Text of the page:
The catastrophic heat wave in Australia led to the death of hundreds of flying foxes in the Sydney suburb of Campbelltown on Sunday.
Temperatures hit 117.14 degrees Fahrenheit in the Sydney metropolitan area that day—its hottest temperature in nearly 80 years.
“So many little lives lost due to the extreme heat and not enough canopy cover to shade them or keep them cool,” the Help Save the Wildlife and Bushlands in Campbelltown campaign posted on Facebook. “As the dead bodies were recovered and placed in a pile for a head count the numbers had reached 200 not including the many hundreds that were still left in trees being unreachable, sadly a few adults were also included in the body count.”
Local rescuers and carers tried to save as many as the bats possible by rehydrating them and taking them to places to cool down, the Guardian reported.
“There were tears shed and hearts sunken,” the Facebook post continued, “it’s [devastating] when a colony like our local one goes down like this due to heat, this colony needs more canopy cover and shaded areas to help with our ever rising hot summers because this episode will surely not be the last.”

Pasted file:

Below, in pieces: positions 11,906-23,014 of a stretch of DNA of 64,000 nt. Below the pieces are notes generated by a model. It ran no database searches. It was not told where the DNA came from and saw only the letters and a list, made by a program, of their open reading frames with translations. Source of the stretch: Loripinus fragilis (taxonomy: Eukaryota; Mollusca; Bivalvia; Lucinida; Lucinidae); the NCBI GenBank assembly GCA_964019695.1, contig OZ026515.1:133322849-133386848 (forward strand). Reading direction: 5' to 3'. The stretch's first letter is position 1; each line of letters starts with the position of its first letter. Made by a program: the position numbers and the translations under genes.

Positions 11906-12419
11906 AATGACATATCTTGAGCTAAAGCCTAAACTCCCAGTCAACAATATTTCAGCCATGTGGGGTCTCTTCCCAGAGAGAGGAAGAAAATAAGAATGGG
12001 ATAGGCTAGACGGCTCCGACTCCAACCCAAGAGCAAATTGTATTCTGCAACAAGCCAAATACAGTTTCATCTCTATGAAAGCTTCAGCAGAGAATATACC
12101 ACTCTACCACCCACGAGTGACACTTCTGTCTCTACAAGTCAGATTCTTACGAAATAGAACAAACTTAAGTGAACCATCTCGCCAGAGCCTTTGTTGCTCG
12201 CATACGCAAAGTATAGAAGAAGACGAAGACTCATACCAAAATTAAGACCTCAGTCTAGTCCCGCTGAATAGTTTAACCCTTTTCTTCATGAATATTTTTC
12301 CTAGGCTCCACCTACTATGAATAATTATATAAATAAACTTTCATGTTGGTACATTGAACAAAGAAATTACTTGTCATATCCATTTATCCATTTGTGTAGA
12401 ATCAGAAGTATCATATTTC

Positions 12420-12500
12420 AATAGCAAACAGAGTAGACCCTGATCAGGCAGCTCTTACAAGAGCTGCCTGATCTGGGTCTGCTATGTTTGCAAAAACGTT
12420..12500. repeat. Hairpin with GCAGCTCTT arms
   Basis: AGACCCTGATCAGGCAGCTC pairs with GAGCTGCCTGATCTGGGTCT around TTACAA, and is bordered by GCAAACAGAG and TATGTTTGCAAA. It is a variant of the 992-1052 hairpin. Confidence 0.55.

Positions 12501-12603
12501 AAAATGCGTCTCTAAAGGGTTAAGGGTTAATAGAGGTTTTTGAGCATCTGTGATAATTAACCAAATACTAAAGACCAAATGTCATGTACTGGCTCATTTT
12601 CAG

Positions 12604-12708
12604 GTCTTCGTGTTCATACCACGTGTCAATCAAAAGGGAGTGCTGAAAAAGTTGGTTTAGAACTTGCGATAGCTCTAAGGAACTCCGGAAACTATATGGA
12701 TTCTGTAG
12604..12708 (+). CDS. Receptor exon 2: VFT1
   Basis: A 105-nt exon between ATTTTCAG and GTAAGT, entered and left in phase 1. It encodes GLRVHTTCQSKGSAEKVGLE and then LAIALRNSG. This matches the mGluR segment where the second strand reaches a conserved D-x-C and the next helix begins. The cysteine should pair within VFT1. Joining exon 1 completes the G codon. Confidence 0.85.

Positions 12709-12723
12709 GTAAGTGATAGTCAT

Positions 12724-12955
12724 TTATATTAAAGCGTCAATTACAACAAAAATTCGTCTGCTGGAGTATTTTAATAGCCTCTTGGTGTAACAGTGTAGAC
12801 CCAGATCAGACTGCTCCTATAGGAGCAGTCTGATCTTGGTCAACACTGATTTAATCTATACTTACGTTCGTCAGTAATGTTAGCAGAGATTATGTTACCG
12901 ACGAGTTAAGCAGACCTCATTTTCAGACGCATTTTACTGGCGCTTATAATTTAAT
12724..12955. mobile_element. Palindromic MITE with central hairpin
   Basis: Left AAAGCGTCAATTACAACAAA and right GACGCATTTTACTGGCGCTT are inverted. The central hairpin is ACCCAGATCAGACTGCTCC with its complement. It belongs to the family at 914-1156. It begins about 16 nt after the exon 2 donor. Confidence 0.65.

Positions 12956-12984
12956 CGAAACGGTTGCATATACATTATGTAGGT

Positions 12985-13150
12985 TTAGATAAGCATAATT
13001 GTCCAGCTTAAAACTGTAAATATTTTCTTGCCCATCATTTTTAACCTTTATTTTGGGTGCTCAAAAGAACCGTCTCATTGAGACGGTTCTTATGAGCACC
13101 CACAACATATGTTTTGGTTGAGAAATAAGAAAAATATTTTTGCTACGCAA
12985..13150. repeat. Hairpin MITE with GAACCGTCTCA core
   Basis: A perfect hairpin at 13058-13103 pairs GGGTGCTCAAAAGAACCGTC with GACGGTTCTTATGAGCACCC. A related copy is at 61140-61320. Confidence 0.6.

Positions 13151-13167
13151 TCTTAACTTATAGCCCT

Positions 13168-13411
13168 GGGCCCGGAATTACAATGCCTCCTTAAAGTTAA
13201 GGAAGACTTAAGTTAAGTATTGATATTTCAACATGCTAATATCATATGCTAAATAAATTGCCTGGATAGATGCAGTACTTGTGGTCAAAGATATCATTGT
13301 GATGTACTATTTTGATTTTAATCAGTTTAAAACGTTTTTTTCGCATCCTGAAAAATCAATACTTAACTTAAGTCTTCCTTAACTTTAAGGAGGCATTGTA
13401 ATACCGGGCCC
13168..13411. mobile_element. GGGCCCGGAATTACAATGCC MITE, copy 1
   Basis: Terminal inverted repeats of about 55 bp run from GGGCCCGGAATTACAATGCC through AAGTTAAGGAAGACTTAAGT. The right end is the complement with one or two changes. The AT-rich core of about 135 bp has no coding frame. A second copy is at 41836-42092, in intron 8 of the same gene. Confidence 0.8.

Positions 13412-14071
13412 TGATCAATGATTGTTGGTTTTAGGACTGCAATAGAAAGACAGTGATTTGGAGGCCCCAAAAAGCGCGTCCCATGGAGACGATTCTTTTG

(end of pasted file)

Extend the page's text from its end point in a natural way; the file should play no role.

[facebook https://www.facebook.com/helpsavethewildlifeandbushlandsincampbelltown/photos/a.333932226752580.1073741826.143516009127537/1411530078992784/?type=3&theater expand=1]
About 204 dead bats, mostly juvenile, were collected that day, Campbelltown colony manager Kate Ryan told local media. However, the final death toll “could run to thousands,” WIRES Wildlife Rescue group said.
Ryan said the bats “basically boil” in the extreme heat.
“It affects their brain—their brain just fries and they become incoherent,” she said. “It would be like standing in the middle of a sandpit with no shade.”
She added that because of climate change, there was not much that could be done to prevent a similar incident from occurring again.
Scientists have declared 2017 as one of the hottest years in modern history. EcoWatch reported earlier this week that the triple-digit heat wave in several parts of Australia has also prompted warnings of dangerous bushfire and has literally melted part of a busy highway.
— EcoWatch (@EcoWatch) January 9, 2018
This is far from the first time these animals have succumbed to scorching heat. In Feb. 2017, more than 700 flying foxes died during a 116.6-degree heat wave in the New South Wales Hunter region town of Singleton.
A 2008 study identified temperature extremes as major threats to Australian flying foxes, especially after a January 2002 event in New South Wales, with temperatures exceeding 106 degrees Fahrenheit, that killed more than 3,500 individuals in nine mixed-species colonies.
You can help the effort to save the bats by donating to the WIRES website here.